Thursday, July 11, 2013

Thrifty Acres - From Grandma's Attic Part 2

Hello! A few weeks ago I spied an ad for an estate sale in our local paper and the listing of "needlework and crafts" caught my eye. I never know what this phrase means in this type of ad, though - are someone's finished (or partially-finished) projects for sale, or are craft supplies being sold? And if it's craft supplies, hopefully it's stuff I like (felt, buttons, fabric) and not stuff I'd never use (plastic canvas, weird-looking doll heads).

The sale wasn't too far away, so I went to see for myself what was meant by "needlework and crafts". And to my joy, I learned that there were lots of craft magazines for sale, at a very reasonable 2/25c.

Yes, I know I showed off some older craft magazines in my previous post, but the temptation to buy more was too much to resist:

The above pile looks rather mundane, I admit, but here's another view:

The topmost magazine, which dates from 1970, is the only one with that particular title; the others are all McCall's Needlework or (later) McCall's Needlework and Crafts. And check out that date on that McCall's Needlework: Winter 1948-49. I don't typically see craft magazines that old, even at estate sales. 

Since there were a lot of craft magazines at this sale, I mostly stuck to the issues that had Christmas crafts; I figured these would be the most fun to look at. The issues I selected range in age from the one shown above to the early 1970's. I haven't read any of these magazines yet but am looking forward to doing so!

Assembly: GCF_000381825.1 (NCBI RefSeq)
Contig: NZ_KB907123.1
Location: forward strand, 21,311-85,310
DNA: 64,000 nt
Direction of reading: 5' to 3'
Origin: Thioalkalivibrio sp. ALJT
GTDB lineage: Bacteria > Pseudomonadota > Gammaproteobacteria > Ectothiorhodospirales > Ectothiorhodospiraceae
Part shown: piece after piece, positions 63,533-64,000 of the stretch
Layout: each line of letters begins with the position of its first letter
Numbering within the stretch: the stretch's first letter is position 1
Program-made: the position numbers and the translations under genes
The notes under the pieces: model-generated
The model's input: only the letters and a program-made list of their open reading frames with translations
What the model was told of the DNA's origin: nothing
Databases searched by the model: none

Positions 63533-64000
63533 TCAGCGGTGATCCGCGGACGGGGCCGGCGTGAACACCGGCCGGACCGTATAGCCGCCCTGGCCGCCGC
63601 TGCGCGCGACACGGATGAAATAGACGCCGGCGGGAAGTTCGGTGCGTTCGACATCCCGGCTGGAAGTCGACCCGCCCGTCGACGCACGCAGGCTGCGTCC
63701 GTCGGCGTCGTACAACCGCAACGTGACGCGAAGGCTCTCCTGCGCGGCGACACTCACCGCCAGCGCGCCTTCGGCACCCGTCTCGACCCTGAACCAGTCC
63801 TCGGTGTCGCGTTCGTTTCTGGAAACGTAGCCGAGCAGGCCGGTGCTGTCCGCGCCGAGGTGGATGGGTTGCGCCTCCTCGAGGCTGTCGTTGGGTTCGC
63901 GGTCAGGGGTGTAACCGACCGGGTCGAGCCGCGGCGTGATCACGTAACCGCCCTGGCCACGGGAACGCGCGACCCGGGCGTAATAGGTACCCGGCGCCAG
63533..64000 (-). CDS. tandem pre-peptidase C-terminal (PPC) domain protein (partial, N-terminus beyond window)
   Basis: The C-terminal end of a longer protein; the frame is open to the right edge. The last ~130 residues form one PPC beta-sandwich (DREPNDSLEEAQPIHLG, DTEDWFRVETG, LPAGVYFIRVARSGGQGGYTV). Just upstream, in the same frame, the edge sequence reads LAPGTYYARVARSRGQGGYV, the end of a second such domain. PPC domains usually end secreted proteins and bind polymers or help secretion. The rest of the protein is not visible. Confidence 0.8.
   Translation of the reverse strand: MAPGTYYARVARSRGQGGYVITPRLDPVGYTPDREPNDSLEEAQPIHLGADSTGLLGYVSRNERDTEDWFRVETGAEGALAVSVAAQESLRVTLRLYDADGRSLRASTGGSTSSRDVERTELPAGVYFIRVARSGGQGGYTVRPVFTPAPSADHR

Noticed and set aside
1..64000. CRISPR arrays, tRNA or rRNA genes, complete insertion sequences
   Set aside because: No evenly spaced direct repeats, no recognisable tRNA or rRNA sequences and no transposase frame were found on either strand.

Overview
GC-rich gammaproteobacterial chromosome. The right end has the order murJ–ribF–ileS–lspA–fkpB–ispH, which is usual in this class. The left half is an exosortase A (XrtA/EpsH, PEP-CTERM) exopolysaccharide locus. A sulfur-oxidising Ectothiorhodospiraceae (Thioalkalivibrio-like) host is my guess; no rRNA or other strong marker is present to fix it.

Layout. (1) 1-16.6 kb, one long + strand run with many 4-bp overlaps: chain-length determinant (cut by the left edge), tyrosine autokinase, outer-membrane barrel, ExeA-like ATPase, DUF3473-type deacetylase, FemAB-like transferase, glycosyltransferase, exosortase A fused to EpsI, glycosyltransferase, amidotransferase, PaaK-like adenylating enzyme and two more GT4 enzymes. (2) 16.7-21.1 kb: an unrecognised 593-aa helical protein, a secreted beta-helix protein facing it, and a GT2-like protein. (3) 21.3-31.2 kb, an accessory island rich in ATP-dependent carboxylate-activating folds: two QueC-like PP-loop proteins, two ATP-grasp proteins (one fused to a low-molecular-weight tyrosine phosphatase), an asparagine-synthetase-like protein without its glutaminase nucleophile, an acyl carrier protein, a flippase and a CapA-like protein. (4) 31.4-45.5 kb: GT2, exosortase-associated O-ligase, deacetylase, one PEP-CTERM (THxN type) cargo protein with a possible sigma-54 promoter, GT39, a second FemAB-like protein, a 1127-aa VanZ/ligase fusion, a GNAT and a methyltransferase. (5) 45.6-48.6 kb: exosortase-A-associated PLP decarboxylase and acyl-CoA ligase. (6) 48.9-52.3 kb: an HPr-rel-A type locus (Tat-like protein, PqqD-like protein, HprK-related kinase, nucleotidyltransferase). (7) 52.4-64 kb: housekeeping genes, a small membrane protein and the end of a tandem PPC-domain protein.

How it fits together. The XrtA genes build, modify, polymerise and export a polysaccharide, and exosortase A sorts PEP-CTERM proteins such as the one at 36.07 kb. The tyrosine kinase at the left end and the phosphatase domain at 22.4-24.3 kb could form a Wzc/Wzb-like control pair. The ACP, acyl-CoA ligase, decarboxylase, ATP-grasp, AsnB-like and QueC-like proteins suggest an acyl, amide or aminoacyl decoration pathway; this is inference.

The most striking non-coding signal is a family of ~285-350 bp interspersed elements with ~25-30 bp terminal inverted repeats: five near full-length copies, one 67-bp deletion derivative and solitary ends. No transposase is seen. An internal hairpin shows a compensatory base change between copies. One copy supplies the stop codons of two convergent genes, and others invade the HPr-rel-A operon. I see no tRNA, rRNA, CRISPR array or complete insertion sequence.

Near the bookcases that held the magazines was a small room where craft supplies were on display. I didn't see much that I had to have, but I did pick up these:

Vintage trims for a quarter apiece. The Penney's rick rack package was of interest to me since I didn't know that Penney's had ever had a fabric department. But then again, my hometown didn't get a Penney's until I was in college, so I never spent much time in one as a kid. 

From doing a bit of Internet research, I learned that that particular Penney's logo was in use from 1963-1971, so the rick rack may date from that time period (I say "may date" because I don't know how quickly the logo was phased out). 

The other package is from the Trimtex brand, which has been around almost 100 years. Several years ago, Trimtex trims were manufactured in Williamsport, PA, and I happened to stumble upon the factory outlet store there during a visit. The store manager demonstrated the workings of a vintage rick rack machine; very cool! But shortly after that, the Trimtex factory closed, and so did their outlet store. 

I'm not sure if my bias trim package was made in Williamsport, though - on the back of the package, the rather bland-sounding Assembled Products Incorporated of Milford, CT is listed. (Newer Trimtex packages did show the Williamsport address). Don't know when Trimtex moved to Williamsport, but I sure was sorry when they moved out and closed that outlet store!

A few Christmas items were in the room with the craft supplies, so I got this:

There were only a few ornament hangers left in the box, which is okay by me since I don't need any more of those. I bought this for the graphics; paid a quarter for it. 

Also for a quarter was this set:

Judging from the design on the handles of these scoops, I'd guess they're from the 60's or 70's. You never know when today's cheapie plastic scoops will break, so I bought these to have ready when needed. 

That is all for my show-and-tell from the estate sale (I bought a few newer items as well). The youngish woman taking my money was a granddaughter of the woman whose things were being sold. I always feel a bit sad to meet the relatives connected to the estate at these sales, but she seemed to be taking the proceedings in stride.

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